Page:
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Wind Power, Polar Vortexes and Price Gouging

Andrew Burger headshotWords by Andrew Burger
Investment & Markets
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The appearance of the polar vortex in late 2013-early 2014 put much of the U.S. and eastern Canada in a record-setting deep freeze around this time last year, adding another new term to lay-people's weather-related vocabulary. The polar vortex also stressed power utility grids and generation assets, sending consumer demand and power prices soaring in markets from Texas to New England.

Wind power was a stand-out performer, however. According to study from American Wind Energy Association (AWEA), wind energy saved end-users in the Great Lakes and Mid-Atlantic states at least $1 billion during just two polar-vortex days last January.

In these and other regions, AWEA's Greg Hresko and Michael Goggin highlight: “[W]ind energy provided large quantities of critical electricity supply when it was needed most, keeping the lights on and reducing the impact of these price spikes.” According to their analysis, “[W]ind energy protected Mid-Atlantic and Great Lakes consumers from extreme price spikes during the polar vortex event” over just two days in early January 2014, “saving consumers over $1 billion on their electric bills.”

Two days, $1 billion in savings


The record-setting cold the polar vortex brought in two events from December 2013 to April 2014 prompted unusually high demand for electricity and natural gas, “both for heating and power generation,” Hresko and Goggin recount. The low temperatures led to outages at power plants as equipment breaking down and fuel shortages.

Electricity prices, meanwhile, “rose to dozens of times their normal levels in many regions. The Mid-Atlantic and Great Lakes states were particularly hard hit by these abnormally cold temperatures and the resulting energy price spikes.”

In their analysis, Hresko and Goggin calculate “how much more electricity prices would have increased had the region's wind generation not been online” Jan. 6 and 7, 2014. They do this by taking hourly grid operator data, data on fuel prices “and a detailed representation of the characteristics of every power plant in the region.”

In sum, they found that electricity consumers in the Mid-Atlantic and Great Lakes regional markets saved at least $1 billion as a result of wind power generation on just those two polar-vortex days. As they elaborate in their report:

"By diversifying America’s energy mix, wind energy improves electric reliability and protects consumers from energy price spikes. While wind energy always provides these benefits, they can become particularly pronounced when the electric grid is stressed."

New opportunities for power market manipulation, price gouging

Though wind power was a stand-out performer and power grids overall held up well to the strains the polar vortex put on generation and distribution assets last winter, the events revealed several troubling issues. Besides exposing the vulnerability of regional U.S. power grids to increasingly common and historically intense extreme weather events, it also revealed faults in the structure of power markets. That includes the potential for those who both own and speculate in U.S. power markets to “game” the system and reap windfall profits at the expense of consumers.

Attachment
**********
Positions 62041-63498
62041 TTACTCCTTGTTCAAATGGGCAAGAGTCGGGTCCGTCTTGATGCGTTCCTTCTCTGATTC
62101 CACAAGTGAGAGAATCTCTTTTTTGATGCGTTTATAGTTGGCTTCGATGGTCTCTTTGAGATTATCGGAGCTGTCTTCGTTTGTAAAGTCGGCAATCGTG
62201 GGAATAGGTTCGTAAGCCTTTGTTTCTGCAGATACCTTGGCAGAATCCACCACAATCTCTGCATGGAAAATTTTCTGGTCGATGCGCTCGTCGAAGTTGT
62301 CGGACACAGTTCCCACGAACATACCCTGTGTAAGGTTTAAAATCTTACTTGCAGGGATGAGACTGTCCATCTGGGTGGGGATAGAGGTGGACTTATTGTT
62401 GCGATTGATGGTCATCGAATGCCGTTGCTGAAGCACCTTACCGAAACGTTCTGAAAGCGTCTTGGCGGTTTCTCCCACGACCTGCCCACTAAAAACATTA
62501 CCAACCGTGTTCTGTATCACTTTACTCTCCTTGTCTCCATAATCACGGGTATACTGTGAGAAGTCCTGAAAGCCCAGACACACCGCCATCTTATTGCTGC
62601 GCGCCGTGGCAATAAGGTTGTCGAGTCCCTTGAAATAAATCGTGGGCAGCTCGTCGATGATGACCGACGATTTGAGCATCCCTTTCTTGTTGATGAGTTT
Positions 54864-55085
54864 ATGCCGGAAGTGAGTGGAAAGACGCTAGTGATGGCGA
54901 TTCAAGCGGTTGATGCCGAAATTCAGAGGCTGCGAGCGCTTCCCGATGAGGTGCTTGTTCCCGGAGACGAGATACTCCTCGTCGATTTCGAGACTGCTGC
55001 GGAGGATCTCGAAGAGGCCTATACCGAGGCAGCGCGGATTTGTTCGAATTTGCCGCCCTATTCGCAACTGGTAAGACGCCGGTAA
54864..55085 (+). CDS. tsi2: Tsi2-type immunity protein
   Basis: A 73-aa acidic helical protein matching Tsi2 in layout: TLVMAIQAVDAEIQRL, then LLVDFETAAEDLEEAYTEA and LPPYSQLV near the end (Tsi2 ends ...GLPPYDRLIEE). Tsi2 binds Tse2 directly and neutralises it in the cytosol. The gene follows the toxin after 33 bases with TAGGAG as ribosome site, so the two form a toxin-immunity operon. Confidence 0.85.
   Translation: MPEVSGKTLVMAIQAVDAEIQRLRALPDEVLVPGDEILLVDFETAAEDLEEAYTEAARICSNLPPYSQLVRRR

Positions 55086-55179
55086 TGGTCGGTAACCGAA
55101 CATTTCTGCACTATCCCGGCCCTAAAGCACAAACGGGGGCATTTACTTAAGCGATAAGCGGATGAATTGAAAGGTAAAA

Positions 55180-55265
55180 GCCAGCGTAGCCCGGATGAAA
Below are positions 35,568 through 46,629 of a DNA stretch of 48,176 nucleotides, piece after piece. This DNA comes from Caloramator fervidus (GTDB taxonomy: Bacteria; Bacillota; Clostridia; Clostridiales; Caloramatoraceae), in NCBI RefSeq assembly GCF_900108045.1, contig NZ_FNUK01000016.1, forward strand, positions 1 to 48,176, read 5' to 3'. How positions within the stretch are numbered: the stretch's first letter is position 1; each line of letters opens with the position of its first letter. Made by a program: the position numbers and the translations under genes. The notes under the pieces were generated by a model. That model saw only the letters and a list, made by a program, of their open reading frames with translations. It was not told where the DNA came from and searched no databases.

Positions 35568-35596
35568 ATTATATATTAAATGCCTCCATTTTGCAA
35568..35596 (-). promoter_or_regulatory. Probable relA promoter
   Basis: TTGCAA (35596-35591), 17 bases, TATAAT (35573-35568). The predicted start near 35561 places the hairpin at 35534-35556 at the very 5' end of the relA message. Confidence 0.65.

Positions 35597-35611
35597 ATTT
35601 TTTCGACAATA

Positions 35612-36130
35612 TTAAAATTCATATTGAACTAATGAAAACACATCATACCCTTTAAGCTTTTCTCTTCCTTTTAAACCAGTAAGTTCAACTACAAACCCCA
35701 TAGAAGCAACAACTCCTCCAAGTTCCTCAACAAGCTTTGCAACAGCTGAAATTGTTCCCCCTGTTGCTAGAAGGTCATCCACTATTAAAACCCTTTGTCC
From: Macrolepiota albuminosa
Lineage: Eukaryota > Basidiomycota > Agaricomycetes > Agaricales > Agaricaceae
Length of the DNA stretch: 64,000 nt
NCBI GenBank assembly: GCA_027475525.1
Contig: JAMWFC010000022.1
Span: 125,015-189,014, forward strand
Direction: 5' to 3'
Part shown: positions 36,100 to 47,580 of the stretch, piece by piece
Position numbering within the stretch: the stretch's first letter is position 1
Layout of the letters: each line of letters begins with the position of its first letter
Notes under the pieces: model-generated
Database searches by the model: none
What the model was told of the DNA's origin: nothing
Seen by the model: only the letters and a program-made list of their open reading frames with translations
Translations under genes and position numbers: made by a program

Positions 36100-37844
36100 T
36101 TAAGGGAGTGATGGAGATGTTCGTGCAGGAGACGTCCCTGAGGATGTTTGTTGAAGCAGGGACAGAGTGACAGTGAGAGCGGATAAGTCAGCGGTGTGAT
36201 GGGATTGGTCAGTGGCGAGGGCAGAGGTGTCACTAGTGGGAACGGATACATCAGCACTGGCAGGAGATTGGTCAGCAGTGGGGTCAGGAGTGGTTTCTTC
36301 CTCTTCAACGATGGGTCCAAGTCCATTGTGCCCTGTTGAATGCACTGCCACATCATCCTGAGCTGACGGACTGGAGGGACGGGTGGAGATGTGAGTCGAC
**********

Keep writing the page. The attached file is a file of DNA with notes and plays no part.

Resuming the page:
California residents and power market regulators should be very familiar with such conflicts of interest. Going down in notoriety, Enron traders shamefully – and shamelessly – manipulated power supplies and market prices when California first deregulated its power markets. While Enron traders instructed operators at power plants Enron owned to hold back electricity supply, the company was going long in the market, reaping extraordinary profits while California customers went without power and paid exorbitant prices.

Price gouging may be once again rearing its ugly head, according to a report from Al Jazeera U.S. “The test case is playing out in New England,” Al Jazeera's David Cay Johnston reported back in May 2014.

“Energy Capital Partners, an investment group that uses tax-avoiding offshore investing techniques and has deep ties to Goldman Sachs, paid $650 million last year to acquire three generating plant complexes, including the second largest electric power plant in New England, Brayton Point in Massachusetts.

“If regulators side with Wall Street — and indications are that they will — expect the cost of electricity to rise from Maine to California as others duplicate this scheme to manipulate the markets, as Enron did on the West Coast 14 years ago, before the electricity-trading company collapsed under allegations of accounting fraud and corruption.
*Image credits: AWEA; "Wind energy saves consumers money during the polar vortex," Greg Hresko and Michael Goggin

Andrew Burger headshotAndrew Burger

An experienced, independent journalist, editor and researcher, Andrew has crisscrossed the globe while reporting on sustainability, corporate social responsibility, social and environmental entrepreneurship, renewable energy, energy efficiency and clean technology. He studied geology at CU, Boulder, has an MBA in finance from Pace University, and completed a certificate program in international governance for biodiversity at UN University in Japan.

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